Click here to learn more about some of the other potential benefits of a line of credit.
It’s important to remember to use your personal line of credit responsibly and only borrow the funds you require, as you’ll be charged interest and/or fees on any amount you withdraw. It should be thought of as a backup option to cover your needs, not extra money to buy the things you want.
Applying for a Line of Credit
There are some factors that come into play when applying for a line of credit. A lender may look into your credit history, which is meant to indicate how likely you are to pay back your debts. They may also look at your current income and a number of other factors. These factors can vary depending on the financial institution you’re working with. For example, to qualify for an online line of credit or personal loan through MoneyKey, you must:
- Be of legal age to contract in your state
- Be a US citizen or permanent resident
- Be a resident in the state where the product is offered
- Have an active bank account
- Have a regular source of income
- Have a valid contact number and an active email address
If you meet all of the above requirements, you may qualify for a personal loan through MoneyKey.
Like we mentioned, when you apply for a personal line of credit, a financial institution may also look at your credit history. They may evaluate how much money you make, how secure and sustainable your employment situation is, and how you’ve paid your past debts.
It’s also important to understand the difference between a secured and unsecured line of credit. You may think that in order to qualify for a line of credit, you’ll need to put up some form of collateral, like a house or a car. This is true in the case of a secured line of credit – as the collateral acts as a form of security for the financial institution issuing the loan. If you default on your loan, they’ll still come away with an asset that holds some value. But in many cases, personal lines of credit are unsecured loans.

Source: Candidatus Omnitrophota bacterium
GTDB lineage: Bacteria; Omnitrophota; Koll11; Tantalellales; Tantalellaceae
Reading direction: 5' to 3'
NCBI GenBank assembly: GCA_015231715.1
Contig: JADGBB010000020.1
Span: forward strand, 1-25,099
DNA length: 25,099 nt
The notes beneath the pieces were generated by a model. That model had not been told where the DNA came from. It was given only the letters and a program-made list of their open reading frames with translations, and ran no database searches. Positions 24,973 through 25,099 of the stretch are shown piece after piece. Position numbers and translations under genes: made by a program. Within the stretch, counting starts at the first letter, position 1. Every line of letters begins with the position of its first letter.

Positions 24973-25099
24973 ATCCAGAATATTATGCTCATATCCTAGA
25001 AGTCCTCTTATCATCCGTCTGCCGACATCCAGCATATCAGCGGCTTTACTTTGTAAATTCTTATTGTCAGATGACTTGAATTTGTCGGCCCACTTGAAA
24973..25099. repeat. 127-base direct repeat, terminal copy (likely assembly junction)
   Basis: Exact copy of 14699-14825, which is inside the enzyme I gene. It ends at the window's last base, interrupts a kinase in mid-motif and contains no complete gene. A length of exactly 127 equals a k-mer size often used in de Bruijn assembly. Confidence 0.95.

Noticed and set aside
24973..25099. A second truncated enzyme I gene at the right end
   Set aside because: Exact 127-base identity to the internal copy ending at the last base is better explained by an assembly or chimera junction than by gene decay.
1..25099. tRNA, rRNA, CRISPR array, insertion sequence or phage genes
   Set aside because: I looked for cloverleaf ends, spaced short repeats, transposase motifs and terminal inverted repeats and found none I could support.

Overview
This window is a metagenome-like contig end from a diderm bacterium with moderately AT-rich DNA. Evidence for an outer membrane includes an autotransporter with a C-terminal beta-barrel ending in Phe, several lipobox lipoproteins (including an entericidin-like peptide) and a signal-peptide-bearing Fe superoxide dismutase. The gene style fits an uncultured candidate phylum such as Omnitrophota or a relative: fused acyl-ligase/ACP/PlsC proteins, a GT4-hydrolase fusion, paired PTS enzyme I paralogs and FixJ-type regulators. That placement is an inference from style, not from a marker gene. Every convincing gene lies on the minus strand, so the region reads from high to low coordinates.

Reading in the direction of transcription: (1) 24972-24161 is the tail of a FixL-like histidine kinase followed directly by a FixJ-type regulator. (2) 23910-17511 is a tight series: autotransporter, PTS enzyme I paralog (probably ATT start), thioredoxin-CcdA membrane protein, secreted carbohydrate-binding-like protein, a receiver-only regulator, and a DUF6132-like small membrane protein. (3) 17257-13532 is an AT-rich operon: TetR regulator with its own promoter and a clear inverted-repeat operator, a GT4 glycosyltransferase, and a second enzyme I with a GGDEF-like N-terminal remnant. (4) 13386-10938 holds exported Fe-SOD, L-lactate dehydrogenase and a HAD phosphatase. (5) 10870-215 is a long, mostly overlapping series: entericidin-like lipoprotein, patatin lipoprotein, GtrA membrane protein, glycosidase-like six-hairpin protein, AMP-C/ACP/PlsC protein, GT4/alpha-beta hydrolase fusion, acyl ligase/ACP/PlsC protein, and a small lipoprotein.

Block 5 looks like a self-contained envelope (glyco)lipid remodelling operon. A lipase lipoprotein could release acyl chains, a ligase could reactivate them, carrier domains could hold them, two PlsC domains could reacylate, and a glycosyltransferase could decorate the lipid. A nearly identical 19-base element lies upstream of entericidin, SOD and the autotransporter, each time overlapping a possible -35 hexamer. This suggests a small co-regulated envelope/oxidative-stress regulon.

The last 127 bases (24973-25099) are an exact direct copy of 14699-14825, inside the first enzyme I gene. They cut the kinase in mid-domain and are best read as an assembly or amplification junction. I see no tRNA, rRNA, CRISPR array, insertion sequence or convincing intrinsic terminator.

With an unsecured personal line of credit, the applicant won’t need to provide any property or other collateral to qualify for the loan. Keep in mind that because a financial institution won’t have any assurances that you’ll pay back what you’ve borrowed, the rates for these types of loans tend to be higher than with secured loans.
It’s important to go over all the details of your loan so that you understand what line of credit rates and terms apply to you before agreeing to it.
Research your Line of Credit Options
There are a number of ways you can find yourself in a cash crunch. Without a substantial savings fund, these surprise expenses can be difficult to cover, forcing you to choose which one you need to pay for the most. Finding yourself in this difficult situation can cause a lot of stress and desperation. It is in these moments that having access to a personal line of credit is beneficial. It may help to alleviate the stress that temporary cash shortages can cause and it’s one way of getting access to extra funds in case there’s an emergency.
One of the main benefits of a line of credit is its flexibility. Borrowers can determine how much money they borrow at any given time based on their needs, and will only have to pay interest and/or fees on the amount borrowed, not on the entire approved credit limit. In addition, consumers can also decide to make their minimum payments instead of making their payments in full. This can give you some wiggle room as you don’t necessarily need to pay back what you’ve borrowed in full all at once.
If you’re approved for a line of credit, it can be a lifesaver in a time of need when you need money now. Although they can be useful, it’s important to remember that any amount you draw will incur fees and/or interest so draws should be made primarily for short-term emergency expenses – you should never treat a line of credit as additional cash to be spent on wants.